Oct 30th 2010

Print Preview

It was brought to my attention this morning that it’s been Opera’s intention to remove its amazing inline print preview feature from its Mac builds. This is a horrible mistake in my opinion, and it’s a removal of a feature I use quite often when developing.

Print preview in Opera has always been one of its best features. Long before I used Opera as my main browser I used an install of Opera 5 to write my high school term paper using HTML and a print stylesheet… in 2001. I would have a print preview button in my toolbar, and I would click it when I made a change. After a bit of work I had a print stylesheet that did my work for me laying out my term paper, leaving me free to simply write the thing without having to deal with bullshit from a word processor. I kept the stylesheet around and recycled it for my art history papers when attending university. Years later when I’d author print stylesheets for websites it became an indispensable tool as it was always instantaneous because by clicking a button I’d instantly see any changes I made.

Not anymore. It appears now it’s expected of the Mac Web developer to use Mac OS X’s print preview. It simply prints to a PDF which then subsequently is opened in Preview. Doesn’t anyone at Opera see how completely asinine that is? Sure, it’s perfectly fine and the expected behavior for the average Mac user, but a developer can’t be expected to develop using such inefficient methods especially when he is used to a better method which existed and worked quite well in previous versions of Opera.

Now, Opera hasn’t actually completely removed the feature. The reason why I only just now discovered this disgrace is that I only use the print preview toolbar button, and it’s not been removed. It’s just been buggy since Opera 10.5 by displaying a print dialog box which won’t go away and will sometimes automatically print the document for you without your permission. Also, a bug exists in it that’s also in Windows where it won’t scroll all the way down. In my review of Opera 10.5 I used a video to demonstrate how it behaved.1 There’s been absolutely no announcements from Opera or any employee at Opera about the removal of this feature until just this morning. The only thing I could find was a mention about its removal from the File menu buried within the changelogs of a build’s release on the Desktop Team’s blog. What’s not clear is if Opera’s intent is to remove inline print preview completely even when accessed through an interface button, but by the choice of words in the changelog there it appears that is the intent; its existence when accessed from the toolbar button today appears to be just due to an omission. Why not just have inline print preview work through the interface button so us developers can still have access to it? To accomplish this all that’s necessary is to fix a few bugs.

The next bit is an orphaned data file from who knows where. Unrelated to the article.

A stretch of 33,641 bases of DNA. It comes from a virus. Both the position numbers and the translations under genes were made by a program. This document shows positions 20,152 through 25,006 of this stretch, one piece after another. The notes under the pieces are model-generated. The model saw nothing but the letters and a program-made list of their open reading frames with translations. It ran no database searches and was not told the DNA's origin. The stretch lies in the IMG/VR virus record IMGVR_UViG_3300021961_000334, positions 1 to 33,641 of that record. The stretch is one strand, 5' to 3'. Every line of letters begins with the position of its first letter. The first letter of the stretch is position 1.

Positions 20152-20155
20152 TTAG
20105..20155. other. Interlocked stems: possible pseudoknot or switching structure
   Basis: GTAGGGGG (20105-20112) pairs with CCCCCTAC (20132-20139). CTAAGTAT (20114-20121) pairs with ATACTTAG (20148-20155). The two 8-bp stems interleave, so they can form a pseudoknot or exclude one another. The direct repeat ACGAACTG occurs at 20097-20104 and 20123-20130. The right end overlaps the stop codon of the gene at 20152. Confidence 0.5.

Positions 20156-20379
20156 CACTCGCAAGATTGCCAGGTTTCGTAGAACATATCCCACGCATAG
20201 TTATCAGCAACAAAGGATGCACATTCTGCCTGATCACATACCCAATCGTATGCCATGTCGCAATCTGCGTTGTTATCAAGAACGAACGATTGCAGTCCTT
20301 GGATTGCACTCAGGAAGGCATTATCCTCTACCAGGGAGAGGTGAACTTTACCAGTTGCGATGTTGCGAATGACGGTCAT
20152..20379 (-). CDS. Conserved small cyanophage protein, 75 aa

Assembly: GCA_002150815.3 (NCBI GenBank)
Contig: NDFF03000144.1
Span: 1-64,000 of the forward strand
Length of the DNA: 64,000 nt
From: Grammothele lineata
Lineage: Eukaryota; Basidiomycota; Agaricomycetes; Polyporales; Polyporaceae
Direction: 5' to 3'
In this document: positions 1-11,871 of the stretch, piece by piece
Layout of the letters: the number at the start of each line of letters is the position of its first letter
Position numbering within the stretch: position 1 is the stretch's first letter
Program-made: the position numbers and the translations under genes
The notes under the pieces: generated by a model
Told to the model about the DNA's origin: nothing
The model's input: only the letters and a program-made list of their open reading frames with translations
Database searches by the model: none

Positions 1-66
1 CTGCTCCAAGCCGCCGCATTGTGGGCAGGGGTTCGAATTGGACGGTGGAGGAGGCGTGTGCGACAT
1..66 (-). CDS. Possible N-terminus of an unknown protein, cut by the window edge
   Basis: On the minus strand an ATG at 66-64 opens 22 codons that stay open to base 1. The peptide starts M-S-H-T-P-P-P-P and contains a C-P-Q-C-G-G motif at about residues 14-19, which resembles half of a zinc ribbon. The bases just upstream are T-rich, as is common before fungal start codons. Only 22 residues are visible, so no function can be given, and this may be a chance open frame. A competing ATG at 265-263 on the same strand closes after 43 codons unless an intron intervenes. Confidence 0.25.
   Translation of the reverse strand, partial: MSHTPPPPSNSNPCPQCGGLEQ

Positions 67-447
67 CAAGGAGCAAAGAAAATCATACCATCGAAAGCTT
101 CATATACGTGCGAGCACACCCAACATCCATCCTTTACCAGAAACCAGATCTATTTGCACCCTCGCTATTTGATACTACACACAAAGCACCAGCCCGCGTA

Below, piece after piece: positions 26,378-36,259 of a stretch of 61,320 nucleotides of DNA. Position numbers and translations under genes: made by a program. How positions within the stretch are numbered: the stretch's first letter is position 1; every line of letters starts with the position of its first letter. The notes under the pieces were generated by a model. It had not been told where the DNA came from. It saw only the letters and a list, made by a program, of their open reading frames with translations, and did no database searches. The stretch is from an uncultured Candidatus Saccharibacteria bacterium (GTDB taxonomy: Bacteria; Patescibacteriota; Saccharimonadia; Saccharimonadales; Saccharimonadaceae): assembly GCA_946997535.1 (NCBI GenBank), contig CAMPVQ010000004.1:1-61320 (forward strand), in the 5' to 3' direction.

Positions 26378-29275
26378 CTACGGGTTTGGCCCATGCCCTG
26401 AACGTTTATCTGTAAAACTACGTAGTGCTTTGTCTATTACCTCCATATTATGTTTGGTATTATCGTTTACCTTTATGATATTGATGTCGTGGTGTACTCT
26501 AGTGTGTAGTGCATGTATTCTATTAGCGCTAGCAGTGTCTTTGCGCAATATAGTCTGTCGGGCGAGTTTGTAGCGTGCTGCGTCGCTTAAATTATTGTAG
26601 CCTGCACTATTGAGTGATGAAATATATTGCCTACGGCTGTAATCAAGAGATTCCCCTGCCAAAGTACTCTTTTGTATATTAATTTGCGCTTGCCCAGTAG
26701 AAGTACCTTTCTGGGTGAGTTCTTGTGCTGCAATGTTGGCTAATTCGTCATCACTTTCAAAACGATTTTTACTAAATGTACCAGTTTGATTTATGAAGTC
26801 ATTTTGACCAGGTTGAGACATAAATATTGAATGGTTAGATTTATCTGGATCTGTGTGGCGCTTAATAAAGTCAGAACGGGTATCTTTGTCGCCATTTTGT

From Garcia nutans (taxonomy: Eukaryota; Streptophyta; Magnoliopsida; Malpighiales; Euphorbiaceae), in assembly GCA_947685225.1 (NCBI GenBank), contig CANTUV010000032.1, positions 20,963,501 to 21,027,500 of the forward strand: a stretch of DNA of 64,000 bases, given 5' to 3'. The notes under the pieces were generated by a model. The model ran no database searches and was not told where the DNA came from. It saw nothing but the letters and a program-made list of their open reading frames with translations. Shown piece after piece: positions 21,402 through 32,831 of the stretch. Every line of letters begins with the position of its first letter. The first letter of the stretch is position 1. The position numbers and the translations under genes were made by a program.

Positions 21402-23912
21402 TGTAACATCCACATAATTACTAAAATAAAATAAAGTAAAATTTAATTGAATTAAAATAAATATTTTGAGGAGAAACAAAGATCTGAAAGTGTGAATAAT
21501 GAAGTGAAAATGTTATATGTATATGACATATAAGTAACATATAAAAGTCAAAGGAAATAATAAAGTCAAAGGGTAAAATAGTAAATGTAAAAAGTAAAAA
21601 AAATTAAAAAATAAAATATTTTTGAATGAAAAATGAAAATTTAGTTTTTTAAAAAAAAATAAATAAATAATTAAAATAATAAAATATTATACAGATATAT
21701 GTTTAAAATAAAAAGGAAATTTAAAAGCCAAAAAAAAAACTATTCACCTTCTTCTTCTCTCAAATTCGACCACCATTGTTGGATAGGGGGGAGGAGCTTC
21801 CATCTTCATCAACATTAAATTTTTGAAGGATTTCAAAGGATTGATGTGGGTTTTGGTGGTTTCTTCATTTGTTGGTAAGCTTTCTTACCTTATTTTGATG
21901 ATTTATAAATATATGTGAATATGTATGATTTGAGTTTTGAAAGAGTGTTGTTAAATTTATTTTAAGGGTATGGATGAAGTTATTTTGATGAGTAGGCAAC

I can understand Opera’s logic by doing this. It’s all about better integration with the system, and I applaud them for their efforts in doing so. It can be potentially confusing for users to see print preview behave like it does in Opera when accessing it from the File menu when they’re used to using Mac OS X’s built-in print preview system from the print dialog box. However, putting a button on the interface specifically for print previewing is a conscious decision, and I can’t see why what remains of Opera’s original print preview system can’t be fixed and continue to behave like I’ve been used to its working for nearly 10 years now. Using print preview in this manner is primarily meant to be as a developer tool anyway. It’s one of Opera’s best developer features, and it’s a feature no other browser has. To my knowledge not a single competing browser has copied this feature like they have on so many of Opera’s other amazing features. This means I can’t just open up Chrome, Firefox, or Safari and test a print stylesheet in this way. Currently, the only way for me to efficiently author print stylesheets is to have a Windows install of Opera handy for testing, and the necessity to do such is about as stupid as wearing a Darth Vader costume at a Star Trek convention.

No, we are not removing any features from Opera, and we don’t intend to.

Håvard Moen, an employee in the Desktop QA department of Opera, tweeted this just yesterday. Håvard is a very respectable man of his word, and I know very well he can’t speak for the Mac developers. But, please Opera, don’t remove this feature. It’s a feature removal because its functionality is being replaced with something that’s inadequate from a developer’s standpoint. If you’re serious about creating a good development environment for developers then don’t remove useful development tools.

  1. Since making this video Opera has fixed some of the bugs but not all. The dialog box artifacting problem and the mail bug I demonstrated still exists. However, all I want to focus on today is print preview. It doesn’t lock Opera up anymore, but the dialog box remains.